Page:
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Rosedale Neighbourhood

One of oldest suburbs of downtown Toronto, Rosedale covers the area that was formerly the estate of William Botsford Jarvis in the 1820’s. Jarvis’ wife took frequent walks around the grounds and named the area for the wild roses that grew in abundance along her route.

Today, Rosedale is touted as one of wealthiest and highly priced neighbourhoods in the county. Many of Toronto’s most established families and highest executives call Rosedale home. Built among three large ravines and a system of parklands, Rosedale’s convoluted routes make for limited vehicle traffic within its residential streets despite being located in the heart of midtown. City traffic can be only faintly heard beyond the mature trees and plentiful foliage of the neighbourhood.

Rosedale Homes

Considering Rosedale’s long-time history, it’s no wonder that many of its homes are over 100 years old, with several being designated as Ontario Heritage Properties. Developed mainly between 1860 and 1930, Victorian, Georgian, Tudor, and Edwardian mansions line the streets with large and relatively private properties providing slight separation between neighbouring lots. North Rosedale is made up almost exclusively of large, detached homes, while South Rosedale introduces a small selection of luxury condos and townhomes.

Rosedale Real Estate Market

Homes in Rosedale are among the most coveted in the country, with the price tags to match. Due to the neighbourhood’s high and relatively restrictive average price range, property turnover is not extremely frequent, and homes for sale tend to take slightly longer to find a suitable buyer. That said, Rosedale is a consistent and aspirational real estate purchase among the affluent community.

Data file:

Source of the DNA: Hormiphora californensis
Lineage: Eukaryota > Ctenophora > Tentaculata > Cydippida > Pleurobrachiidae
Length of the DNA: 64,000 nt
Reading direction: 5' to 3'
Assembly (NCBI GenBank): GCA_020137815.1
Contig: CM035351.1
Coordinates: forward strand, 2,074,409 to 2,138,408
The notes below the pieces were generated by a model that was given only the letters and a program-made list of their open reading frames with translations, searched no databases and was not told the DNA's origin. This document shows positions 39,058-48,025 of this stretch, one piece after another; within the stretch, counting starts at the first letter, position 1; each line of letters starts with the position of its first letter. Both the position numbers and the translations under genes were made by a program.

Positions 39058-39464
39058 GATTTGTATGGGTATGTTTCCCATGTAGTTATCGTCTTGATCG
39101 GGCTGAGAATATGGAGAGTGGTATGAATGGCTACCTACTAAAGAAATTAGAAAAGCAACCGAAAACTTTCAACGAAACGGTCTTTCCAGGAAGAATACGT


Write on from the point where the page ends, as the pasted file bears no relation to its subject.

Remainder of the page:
South Rosedale offers a handful of high-end condominium and co-operative buildings at a slightly lower price point than the area’s detached homes, providing an entry point into the neighbourhood or an excellent option for downsizers who want to remain in their beloved midtown locale.

Rosedale Schools

The quality of Rosedale area schools is on par with the quality of properties within the neighbourhood.

Living in Rosedale

Rosedale is considered such a prime city neighbourhood, not only for its beautiful homes and properties but also for its ideal midtown location and access to both uptown and downtown Toronto. Rosedale homes west of Mount Pleasant are within walking distance to the Yonge Street shops of Rosedale and Summerhill, while homes east of Mount Pleasant enjoy a small shopping area at the north end of the neighbourhood on Summerhill Avenue.

Green space is never in short supply, with various parks, parkettes and ravines. Rosedale Park (at Schofield Avenue) boasts eight tennis courts, a sports field, an artificial ice surface and a wading pool. Ramsden Park (on Yonge Street) similarly features four tennis courts, an artificial ice surface and a wading pool of its own.

Access points throughout the neighbourhood lead to the area’s three ravines (David Balfour Park, Moore Park, and Rosedale Valley).

The community also tends to congregate at popular Mooredale House, which offers year round camps and programming for children and adults. ‘Mayfair’ (occurring annually on the first Saturday in May) is a much-anticipated and attended event each year.

Neighbourhood institutions include; bustling coffee spot, Café Doria; the old CP Railway station turned Summerhill LCBO; a strip of fine foods shops nicknamed ‘The Five Thieves’; and local favourite, Summerhill Market.

Rosedale Area Transportation

Regular TTC bus service runs along Yonge Street, South Drive, Crescent Road, Glen Road, Summerhill Avenue, Maclennan Avenue, Highland Avenue and Elm Avenue, all connecting to Rosedale subways station on the Yonge-University-Spadina line.

5 minute drive to Don Valley Parkway

5 minute drive to Bloor Street shopping

10 minute drive to downtown Toronto

*Courtesy of Chestnut Park Real Estate Limited, Brokerage